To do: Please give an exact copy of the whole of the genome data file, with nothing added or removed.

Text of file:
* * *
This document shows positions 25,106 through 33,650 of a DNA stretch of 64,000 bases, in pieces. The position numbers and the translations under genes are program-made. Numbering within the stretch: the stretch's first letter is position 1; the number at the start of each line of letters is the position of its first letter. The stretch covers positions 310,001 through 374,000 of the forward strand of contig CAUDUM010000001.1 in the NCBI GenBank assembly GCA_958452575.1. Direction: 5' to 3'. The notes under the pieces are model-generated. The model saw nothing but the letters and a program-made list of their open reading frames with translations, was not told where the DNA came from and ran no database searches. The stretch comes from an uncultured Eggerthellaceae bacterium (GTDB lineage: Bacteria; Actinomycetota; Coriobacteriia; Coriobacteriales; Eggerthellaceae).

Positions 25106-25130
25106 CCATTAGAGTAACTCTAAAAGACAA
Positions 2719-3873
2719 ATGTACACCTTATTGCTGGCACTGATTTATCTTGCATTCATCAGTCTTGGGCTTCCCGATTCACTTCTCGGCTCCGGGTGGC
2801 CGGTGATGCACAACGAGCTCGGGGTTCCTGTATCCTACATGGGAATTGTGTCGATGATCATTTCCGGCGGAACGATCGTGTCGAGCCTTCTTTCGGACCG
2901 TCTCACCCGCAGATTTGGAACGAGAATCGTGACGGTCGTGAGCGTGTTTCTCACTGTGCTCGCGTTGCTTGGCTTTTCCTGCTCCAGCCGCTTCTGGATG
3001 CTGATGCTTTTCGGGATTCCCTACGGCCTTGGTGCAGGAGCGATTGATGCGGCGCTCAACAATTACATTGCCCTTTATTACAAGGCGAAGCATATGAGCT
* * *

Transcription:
This document shows positions 25,106 through 33,650 of a DNA stretch of 64,000 bases, in pieces. The position numbers and the translations under genes are program-made. Numbering within the stretch: the stretch's first letter is position 1; the number at the start of each line of letters is the position of its first letter. The stretch covers positions 310,001 through 374,000 of the forward strand of contig CAUDUM010000001.1 in the NCBI GenBank assembly GCA_958452575.1. Direction: 5' to 3'. The notes under the pieces are model-generated. The model saw nothing but the letters and a program-made list of their open reading frames with translations, was not told where the DNA came from and ran no database searches. The stretch comes from an uncultured Eggerthellaceae bacterium (GTDB lineage: Bacteria; Actinomycetota; Coriobacteriia; Coriobacteriales; Eggerthellaceae).

Positions 25106-25130
25106 CCATTAGAGTAACTCTAAAAGACAA
Positions 2719-3873
2719 ATGTACACCTTATTGCTGGCACTGATTTATCTTGCATTCATCAGTCTTGGGCTTCCCGATTCACTTCTCGGCTCCGGGTGGC
2801 CGGTGATGCACAACGAGCTCGGGGTTCCTGTATCCTACATGGGAATTGTGTCGATGATCATTTCCGGCGGAACGATCGTGTCGAGCCTTCTTTCGGACCG
2901 TCTCACCCGCAGATTTGGAACGAGAATCGTGACGGTCGTGAGCGTGTTTCTCACTGTGCTCGCGTTGCTTGGCTTTTCCTGCTCCAGCCGCTTCTGGATG
3001 CTGATGCTTTTCGGGATTCCCTACGGCCTTGGTGCAGGAGCGATTGATGCGGCGCTCAACAATTACATTGCCCTTTATTACAAGGCGAAGCATATGAGCT